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How I Get a Military Utilities Refund Every Month

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For most us, living in base privatized housing means that we are responsible for our own utilities ... kind of.

While temporarily suspended, the Army used to contract with a civilian company to monitor and bill residents based on usage. Each month, a baseline was set (supposedly for each type of house in each neighborhood, but I’m not sure I buy that). If you go over that baseline, you pay; if you are under, you receive a refund.

Our family received a refund for almost seven years straight. Now we apply these techniques to our home off of the installation and save some money there.

How do we do it? I'll tell you.

How I get a military utilities refund every month

I asked maintenance to turn down my hot water heater. I really don’t need it to be scalding. Especially with small kids. Keeping it cooler saves energy.

Put my Keurig on auto-off. I know it seems silly, but the extra two minutes to heat up the water is worth the time it's not on. I also like to unplug the other appliances that I’m not using. The only thing in the kitchen that stays plugged in -- other than the major appliances like my refrigerator, dishwasher and oven -- is the microwave.

We only turn on lights when we’re in that room. My kids are quickly learning this.

I also try to unplug chargers when we’re not using them. I’ve considered buying power saving chargers but haven’t had the need yet.

Our TV is really only on at night. Maybe a few hours during the weekend daytime hours, but we don’t use it a lot, and that pays off, particularly during the prime hours in the summer.

Often times, I turn off my air conditioning long before my neighbors. Last spring, I think it was June before I turned the air conditioning on. We’re lucky that we don’t get a lot of direct afternoon sun.

I only run the dishwasher when it's full, and almost only at night.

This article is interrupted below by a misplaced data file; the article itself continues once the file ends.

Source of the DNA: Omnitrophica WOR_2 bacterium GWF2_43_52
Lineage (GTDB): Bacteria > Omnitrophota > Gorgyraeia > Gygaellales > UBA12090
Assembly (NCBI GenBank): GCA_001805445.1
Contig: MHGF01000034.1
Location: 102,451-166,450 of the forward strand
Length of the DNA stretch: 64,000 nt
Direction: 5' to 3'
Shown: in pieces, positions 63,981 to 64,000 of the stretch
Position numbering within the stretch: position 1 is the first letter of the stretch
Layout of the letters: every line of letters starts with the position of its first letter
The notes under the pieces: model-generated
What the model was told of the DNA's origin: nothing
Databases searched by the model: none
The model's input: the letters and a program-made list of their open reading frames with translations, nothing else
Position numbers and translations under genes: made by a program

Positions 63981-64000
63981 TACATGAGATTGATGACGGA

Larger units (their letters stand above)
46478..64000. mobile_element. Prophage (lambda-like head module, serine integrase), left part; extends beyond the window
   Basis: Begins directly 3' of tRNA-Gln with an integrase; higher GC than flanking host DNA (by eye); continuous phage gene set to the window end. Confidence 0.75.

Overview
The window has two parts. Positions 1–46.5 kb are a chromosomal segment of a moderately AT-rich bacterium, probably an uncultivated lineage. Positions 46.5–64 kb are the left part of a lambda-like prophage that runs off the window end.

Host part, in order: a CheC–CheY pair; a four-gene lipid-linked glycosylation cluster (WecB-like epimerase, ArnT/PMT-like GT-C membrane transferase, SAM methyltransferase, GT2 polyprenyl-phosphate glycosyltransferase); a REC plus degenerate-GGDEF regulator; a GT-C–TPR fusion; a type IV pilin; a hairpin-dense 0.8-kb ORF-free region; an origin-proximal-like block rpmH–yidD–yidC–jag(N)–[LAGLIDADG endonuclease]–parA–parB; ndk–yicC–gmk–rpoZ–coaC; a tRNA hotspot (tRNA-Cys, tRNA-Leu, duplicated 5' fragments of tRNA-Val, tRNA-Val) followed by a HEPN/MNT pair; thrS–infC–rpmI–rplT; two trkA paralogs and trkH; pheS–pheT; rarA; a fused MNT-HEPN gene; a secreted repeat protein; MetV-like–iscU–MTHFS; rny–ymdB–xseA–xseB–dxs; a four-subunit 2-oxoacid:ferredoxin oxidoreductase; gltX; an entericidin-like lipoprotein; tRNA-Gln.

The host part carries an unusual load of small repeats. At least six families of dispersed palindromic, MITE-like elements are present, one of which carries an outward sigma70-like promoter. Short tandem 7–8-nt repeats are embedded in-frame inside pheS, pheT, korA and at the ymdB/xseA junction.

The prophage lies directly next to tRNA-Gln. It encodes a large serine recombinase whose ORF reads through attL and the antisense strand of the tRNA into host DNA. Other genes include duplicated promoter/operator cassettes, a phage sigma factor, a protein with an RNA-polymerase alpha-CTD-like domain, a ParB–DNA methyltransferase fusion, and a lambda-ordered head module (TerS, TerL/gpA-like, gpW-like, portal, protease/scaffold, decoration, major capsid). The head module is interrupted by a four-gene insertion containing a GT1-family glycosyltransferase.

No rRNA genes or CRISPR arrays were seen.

I make crock pot meals. Not only do these save time, money, and my sanity, they also save on gas. Each time I can cook a meal in the crock pot or instant pot, I don’t have to use my oven or range, which are both gas.

I wash some of my laundry on cold. Or hang dry your clothes (this would work well for me in Arizona where things dry really quickly). Or turn off the heated dry function on your dishwasher.

We program our thermostat. This is pretty easy now thanks to smart home devices. Since we’re not usually home during the day, it doesn’t need to be super cool in our house. The air can kick back in about 5pm when we’re all home again and turn off about 7:30am when we leave. It was a pain at first to figure out the programming, but it works now.

I turn off electronics. According to Cheapism.com, leaving your Digital Cable Box plugged in, but turned off, costs almost $42 a year in electricity. Also, make sure your desktop goes to sleep or you turn it off when not in use. An idle desktop costs $72 a year, one that is in sleep mode, $20 a year and the one you turn off, only $3.

All of these tips put together could save you a lot of money on utilities, despite your utility company or housing situation. Even just one of these ideas could help you get under that magic buffer zone and keep you from paying. What are your energy saving tips?

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